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laylay

Designing Entity systems without global pointers to subsystems

5 posts in this topic

I have a few C++ design questions I'm unsure about.

For a while I've avoided any kind of entity system in my game but now the game is getting pretty large and has a lot of game objects that need to be created. When clients connect to the server, the server sends down every object on the server (players, projectiles, flags) This was messy without some kind of entity factory system because I'd have to know the order of game objects being sent down from the server.

So now I have a base entity class which has a ReadFromPacket method so I can just loop through the number of entities being sent and create each one. Now the problem is that some entities need different arguments in the constructor / draw / update methods because some entities need to use different subsystems (Renderer, Sound, Input) Should I just have global pointers to them subsystems so anything has access to them? Currently I'm just passing them around to things that need it but that doesn't play well with an entity system.
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This is only a suggestion, so think what I say over a bit and modify it as needed.

Try using virtual templates with vectors as the means of passing variable number of arguments. Only assign the virtual functions you need to use for each object.

[CODE]
template<typename T>
virtual void Entity::draw(const std::vector<T>&);
[/CODE] Edited by kd7tck
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Not sure that would work because I'm looping through all the entities drawing each one. It wouldn't know what to pass in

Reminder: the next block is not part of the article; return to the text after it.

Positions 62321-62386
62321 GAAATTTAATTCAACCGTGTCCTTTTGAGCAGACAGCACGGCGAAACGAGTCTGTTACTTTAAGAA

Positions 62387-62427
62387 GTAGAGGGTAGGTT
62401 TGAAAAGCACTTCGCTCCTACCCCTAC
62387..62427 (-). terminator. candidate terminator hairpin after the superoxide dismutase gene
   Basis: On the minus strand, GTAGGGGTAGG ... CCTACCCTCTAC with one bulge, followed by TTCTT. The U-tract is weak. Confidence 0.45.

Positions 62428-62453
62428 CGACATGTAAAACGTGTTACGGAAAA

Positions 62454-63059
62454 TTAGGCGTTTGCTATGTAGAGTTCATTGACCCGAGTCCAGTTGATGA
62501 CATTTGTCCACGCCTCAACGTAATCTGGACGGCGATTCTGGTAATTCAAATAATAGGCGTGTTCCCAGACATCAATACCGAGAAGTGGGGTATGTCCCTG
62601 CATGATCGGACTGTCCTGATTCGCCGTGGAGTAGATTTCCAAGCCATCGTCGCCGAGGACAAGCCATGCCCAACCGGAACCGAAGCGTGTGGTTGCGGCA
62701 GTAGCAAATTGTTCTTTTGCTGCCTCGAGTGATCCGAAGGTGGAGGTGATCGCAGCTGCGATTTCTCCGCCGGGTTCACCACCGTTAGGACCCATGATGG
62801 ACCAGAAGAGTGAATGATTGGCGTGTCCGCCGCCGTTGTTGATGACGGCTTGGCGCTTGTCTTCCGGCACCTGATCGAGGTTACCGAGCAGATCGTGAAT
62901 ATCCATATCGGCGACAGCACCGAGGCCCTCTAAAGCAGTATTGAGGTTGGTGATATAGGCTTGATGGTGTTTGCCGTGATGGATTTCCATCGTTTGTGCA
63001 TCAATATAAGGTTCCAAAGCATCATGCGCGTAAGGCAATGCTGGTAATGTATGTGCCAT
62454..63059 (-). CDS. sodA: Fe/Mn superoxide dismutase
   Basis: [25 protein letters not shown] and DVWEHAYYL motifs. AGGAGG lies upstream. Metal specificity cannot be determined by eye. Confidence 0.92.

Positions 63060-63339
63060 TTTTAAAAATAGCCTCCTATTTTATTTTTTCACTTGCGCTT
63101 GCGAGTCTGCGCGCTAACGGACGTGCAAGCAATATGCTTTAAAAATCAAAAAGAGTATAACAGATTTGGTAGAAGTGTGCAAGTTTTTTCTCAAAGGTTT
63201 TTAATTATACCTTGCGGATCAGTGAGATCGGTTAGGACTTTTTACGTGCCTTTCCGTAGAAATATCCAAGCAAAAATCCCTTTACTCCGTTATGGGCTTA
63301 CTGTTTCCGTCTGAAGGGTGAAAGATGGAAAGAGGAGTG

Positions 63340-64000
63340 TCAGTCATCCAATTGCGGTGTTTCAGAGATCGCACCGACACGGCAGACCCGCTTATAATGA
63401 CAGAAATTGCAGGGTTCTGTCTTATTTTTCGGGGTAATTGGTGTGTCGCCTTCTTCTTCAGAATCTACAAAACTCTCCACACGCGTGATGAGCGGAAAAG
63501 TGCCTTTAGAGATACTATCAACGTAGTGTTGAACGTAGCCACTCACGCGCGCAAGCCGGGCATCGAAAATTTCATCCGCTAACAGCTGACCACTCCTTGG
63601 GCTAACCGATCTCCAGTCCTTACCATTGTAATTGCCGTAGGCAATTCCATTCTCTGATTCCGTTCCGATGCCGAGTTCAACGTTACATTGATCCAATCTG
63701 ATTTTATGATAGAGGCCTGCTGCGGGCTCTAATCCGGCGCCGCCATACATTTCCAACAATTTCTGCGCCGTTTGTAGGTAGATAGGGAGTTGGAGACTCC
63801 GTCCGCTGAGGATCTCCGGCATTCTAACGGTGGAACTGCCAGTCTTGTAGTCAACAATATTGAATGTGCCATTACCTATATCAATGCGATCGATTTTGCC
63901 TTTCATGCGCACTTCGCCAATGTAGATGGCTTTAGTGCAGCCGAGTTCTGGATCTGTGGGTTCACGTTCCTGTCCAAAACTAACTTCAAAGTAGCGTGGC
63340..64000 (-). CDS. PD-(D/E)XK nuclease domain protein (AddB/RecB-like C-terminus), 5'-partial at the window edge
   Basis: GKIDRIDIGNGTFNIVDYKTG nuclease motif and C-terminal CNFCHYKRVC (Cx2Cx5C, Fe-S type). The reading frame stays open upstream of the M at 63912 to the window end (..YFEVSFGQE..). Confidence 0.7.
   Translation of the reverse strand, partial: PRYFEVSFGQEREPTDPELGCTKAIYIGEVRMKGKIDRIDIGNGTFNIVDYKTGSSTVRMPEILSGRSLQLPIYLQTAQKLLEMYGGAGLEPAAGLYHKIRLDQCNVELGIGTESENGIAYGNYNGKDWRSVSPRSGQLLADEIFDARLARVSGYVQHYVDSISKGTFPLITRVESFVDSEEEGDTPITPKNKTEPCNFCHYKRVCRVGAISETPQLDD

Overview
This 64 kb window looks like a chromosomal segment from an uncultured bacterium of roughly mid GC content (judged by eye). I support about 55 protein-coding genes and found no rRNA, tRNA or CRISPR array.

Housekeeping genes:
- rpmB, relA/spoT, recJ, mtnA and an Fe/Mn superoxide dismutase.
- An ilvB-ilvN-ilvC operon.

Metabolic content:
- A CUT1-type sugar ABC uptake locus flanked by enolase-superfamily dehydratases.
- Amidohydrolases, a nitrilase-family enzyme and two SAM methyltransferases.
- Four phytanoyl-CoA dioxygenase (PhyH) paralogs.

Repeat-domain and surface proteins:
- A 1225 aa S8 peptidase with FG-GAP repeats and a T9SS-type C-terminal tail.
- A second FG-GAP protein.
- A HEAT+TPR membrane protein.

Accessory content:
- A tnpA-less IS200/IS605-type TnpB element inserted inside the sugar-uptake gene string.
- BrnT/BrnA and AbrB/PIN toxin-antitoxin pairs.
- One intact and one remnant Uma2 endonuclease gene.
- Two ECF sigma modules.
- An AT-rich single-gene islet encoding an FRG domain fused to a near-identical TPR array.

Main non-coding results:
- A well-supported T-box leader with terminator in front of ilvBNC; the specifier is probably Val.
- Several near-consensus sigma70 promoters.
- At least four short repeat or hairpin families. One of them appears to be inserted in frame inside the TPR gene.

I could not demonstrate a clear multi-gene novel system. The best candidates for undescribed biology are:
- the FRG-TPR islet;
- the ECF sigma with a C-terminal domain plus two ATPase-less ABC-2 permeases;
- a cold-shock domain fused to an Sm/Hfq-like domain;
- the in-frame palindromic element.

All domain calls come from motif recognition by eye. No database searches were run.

Another problem I see with a entity based design is that sometimes entities need to be drawn before others like for opaque and translucent drawing. One way around that is to have 2 methods in the base class but that means you're calling a virtual method for things that may not need it.
Maybe I should be queuing up all drawing to be sorted and executed instead.

There's so many situations like that I don't know how to handle with entity based design but the way I'm handling game objects currently is way too much work. To add a new game object I need to write methods to iterate through them for drawing, updating and cleanup in my game state class but I have much more control over what they do.


I'm open to the idea of having global pointers to subsystems because I've seen multiple engines do it that way but I still can't persuade myself to do it. I've always been told it should be avoided. Edited by laylay
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[quote name='laylay' timestamp='1348982325' post='4985268']
Not sure that would work because I'm looping through all the entities drawing each one. It wouldn't know what to pass in

Another problem I see with a entity based design is that sometimes entities need to be drawn before others like for opaque and translucent drawing. One way around that is to have 2 methods in the base class but that means you're calling a virtual method for things that may not need it.